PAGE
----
The Democratic state senator who represents portions of Loudoun and Fairfax Counties said during a conference call that he would adopt a non-discrimination policy in the Attorney General‚Äôs office that includes sexual orientation and gender identity. Herring also stressed he would support boards of visitors of the commonwealth‚Äôs public colleges and universities‚Äô efforts to ban anti-gay discrimination against their employees and students ‚ÄĒ current Attorney General Ken Cuccinelli in 2010 recommended these institutions remove LGBT-specific provisions from their non-discrimination policies.
Herring said he would work with local school districts to implement anti-bullying policies that ‚Äúprotect all students.‚ÄĚ He added he would continue to oppose efforts to ban students from forming Gay-Straight Alliances.
Herring, who also supports marriage rights for same-sex couples, said he would work with advocates to end what he described as Virginia‚Äôs discriminatory adoption and foster care policies to ensure ‚Äúplacement decisions are always based on the best interests of the child and that no child in Virginia is denied a loving home.‚ÄĚ
‚ÄúI am committed to an equality agenda because I believe it‚Äôs time we have an attorney general who will protect and defend the civil rights of all Virginians,‚ÄĚ he said. ‚ÄúIt‚Äôs important for folks to understand that defending the civil rights of Virginians is not just an abstract concept.‚ÄĚ
‚ÄúKen Cuccinelli is wrong on this,‚ÄĚ Herring said.
Herring further criticized Cuccinelli for his opposition to other LGBT-specific issues in the commonwealth.
‚ÄúKen Cuccinelli has taken action and supported policies that are divisive,‚ÄĚ he said. ‚ÄúThey‚Äôve hurt Virginians; they‚Äôve damaged the state‚Äôs reputation.‚ÄĚ
Gay Virginia Sen. Ebbin to chair ‘LGBT Virginians for Herring’
Herring, who would face either state Sen. Mark Obenshain (R-Harrisonburg) or state Del. Rob Bell (R-Albemarle) in November if he defeats former assistant U.S. attorney Justin Fairfax in the Democratic primary in June, also announced the formation of an LGBT steering committee that gay Virginia state Sen. Adam Ebbin (D-Alexandria) will chair.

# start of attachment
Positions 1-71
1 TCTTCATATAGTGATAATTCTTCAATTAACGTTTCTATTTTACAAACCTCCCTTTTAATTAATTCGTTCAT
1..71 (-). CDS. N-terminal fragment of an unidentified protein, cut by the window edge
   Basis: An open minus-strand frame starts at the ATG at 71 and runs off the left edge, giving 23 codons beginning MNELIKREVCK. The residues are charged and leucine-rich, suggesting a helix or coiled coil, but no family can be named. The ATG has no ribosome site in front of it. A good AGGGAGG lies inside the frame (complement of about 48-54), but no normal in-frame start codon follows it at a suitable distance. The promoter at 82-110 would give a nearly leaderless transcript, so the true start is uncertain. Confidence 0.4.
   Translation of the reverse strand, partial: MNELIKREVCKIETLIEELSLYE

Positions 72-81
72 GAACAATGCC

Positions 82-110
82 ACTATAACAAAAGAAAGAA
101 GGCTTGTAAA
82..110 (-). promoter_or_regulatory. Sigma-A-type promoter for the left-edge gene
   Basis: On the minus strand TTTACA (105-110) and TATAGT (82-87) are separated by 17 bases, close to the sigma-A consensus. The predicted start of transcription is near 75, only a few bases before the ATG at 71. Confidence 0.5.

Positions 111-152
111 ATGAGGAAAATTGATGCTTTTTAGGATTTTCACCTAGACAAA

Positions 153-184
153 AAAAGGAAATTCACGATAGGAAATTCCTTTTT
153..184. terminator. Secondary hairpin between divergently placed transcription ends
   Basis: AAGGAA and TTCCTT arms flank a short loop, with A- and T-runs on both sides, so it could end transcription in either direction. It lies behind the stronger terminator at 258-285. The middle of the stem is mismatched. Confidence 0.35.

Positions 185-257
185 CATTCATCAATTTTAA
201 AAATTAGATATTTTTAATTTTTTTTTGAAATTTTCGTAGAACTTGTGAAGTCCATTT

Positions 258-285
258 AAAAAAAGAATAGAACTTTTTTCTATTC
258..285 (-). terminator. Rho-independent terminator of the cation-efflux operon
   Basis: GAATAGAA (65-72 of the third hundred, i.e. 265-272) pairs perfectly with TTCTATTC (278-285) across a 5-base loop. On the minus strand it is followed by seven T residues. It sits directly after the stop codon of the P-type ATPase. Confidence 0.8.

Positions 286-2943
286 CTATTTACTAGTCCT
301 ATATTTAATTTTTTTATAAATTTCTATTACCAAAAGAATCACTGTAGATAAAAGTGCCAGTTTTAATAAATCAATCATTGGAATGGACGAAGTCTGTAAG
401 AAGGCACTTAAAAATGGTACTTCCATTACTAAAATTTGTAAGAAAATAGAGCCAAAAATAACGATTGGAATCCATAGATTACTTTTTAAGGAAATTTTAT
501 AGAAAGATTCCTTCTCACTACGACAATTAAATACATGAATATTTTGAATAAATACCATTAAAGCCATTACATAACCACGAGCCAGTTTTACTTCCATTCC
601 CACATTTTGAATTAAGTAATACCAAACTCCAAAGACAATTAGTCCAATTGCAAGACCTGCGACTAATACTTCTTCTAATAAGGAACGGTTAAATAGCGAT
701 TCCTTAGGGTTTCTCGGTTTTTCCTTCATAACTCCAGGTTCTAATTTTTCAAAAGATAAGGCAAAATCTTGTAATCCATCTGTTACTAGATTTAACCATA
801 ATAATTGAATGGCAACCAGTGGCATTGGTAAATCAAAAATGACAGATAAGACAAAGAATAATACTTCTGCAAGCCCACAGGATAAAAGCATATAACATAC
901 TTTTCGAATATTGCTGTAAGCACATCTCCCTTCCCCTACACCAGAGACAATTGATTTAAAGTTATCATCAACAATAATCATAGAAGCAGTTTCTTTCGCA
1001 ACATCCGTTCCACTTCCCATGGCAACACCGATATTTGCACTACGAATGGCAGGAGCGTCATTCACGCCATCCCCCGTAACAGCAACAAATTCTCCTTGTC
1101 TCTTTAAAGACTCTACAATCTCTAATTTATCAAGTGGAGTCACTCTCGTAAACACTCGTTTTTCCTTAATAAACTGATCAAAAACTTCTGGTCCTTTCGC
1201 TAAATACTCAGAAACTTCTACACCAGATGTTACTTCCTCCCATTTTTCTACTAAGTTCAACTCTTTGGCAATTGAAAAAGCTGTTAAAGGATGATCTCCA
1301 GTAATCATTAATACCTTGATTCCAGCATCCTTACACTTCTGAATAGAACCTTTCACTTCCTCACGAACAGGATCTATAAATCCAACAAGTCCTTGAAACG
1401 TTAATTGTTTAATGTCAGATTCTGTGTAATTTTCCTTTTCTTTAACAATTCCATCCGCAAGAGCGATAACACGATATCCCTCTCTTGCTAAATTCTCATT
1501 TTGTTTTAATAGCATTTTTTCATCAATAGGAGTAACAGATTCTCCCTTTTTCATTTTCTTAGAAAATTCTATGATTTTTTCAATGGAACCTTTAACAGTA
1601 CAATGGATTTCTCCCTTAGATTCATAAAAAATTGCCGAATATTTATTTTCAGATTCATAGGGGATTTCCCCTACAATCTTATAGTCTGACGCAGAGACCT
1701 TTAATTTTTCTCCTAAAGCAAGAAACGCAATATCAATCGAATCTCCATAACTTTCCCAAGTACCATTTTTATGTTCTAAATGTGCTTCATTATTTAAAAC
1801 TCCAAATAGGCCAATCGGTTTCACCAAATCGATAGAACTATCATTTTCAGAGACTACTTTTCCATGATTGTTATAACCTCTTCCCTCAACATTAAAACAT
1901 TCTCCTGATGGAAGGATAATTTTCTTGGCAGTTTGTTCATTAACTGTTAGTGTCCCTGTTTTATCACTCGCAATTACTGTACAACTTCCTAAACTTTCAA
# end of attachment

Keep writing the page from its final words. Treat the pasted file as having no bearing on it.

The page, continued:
‚ÄúThe public is more than ready for an attorney general like Mark Herring who not only covered the gamut of issues, but particularly stands up for equality,‚ÄĚ Ebbin said, referring to Cuccinelli‚Äôs opposition to abortion and other issues. ‚ÄúNot only are they ready for it, they expect it. Mark will meet those needs.‚ÄĚ
Former Alexandria City Council candidate Sean Holihan; former Arlington Gay and Lesbian Alliance President Kris McLaughlin; LGBT rights advocates Danny Barefoot and Seth Morrison; Richmond resident Jim Schuyler and Charley Conrad, former chair of the Democratic Party of Virginia‚Äôs LGBT Caucus, are also part of the ‚ÄúLGBT Virginians for Herring‚ÄĚ steering committee.
‚ÄúWe cannot afford to have any more of this craziness come out of the attorney general‚Äôs office,‚ÄĚ Conrad, who is a substitute teacher in Arlington and Fairfax County schools, said. ‚ÄúThe attorney general is the person that can look out for all the citizens of Virginians and not just some of the citizens of Virginia.‚ÄĚ
Gay Rep. Brian Sims is co-sponsoring a non-discrimination bill in Pennsylvania. (Washington Blade photo by Michael Key)
HARRISBURG, Pa.‚ÄĒPennsylvania lawmakers on Tuesday introduced a bill that would ban anti-LGBT discrimination in employment, housing and public accommodations in the commonwealth.
Gay state Rep. Brian Sims (D-Philadelphia) co-sponsored the Pennsylvania Non-Discrimination Act alongside state Reps. Dan Frankel (D-Pittsburgh) and Chris Ross (R-Kennett Square) and state Sens. Daylin Leach (D-Wayne,) Larry Farnese (D-Philadelphia) and Pat Browne (R-Allentown) in their respective chambers.
‚ÄúI‚Äôve been prepping for this, like many of my colleagues, for a long time,‚ÄĚ Sims said.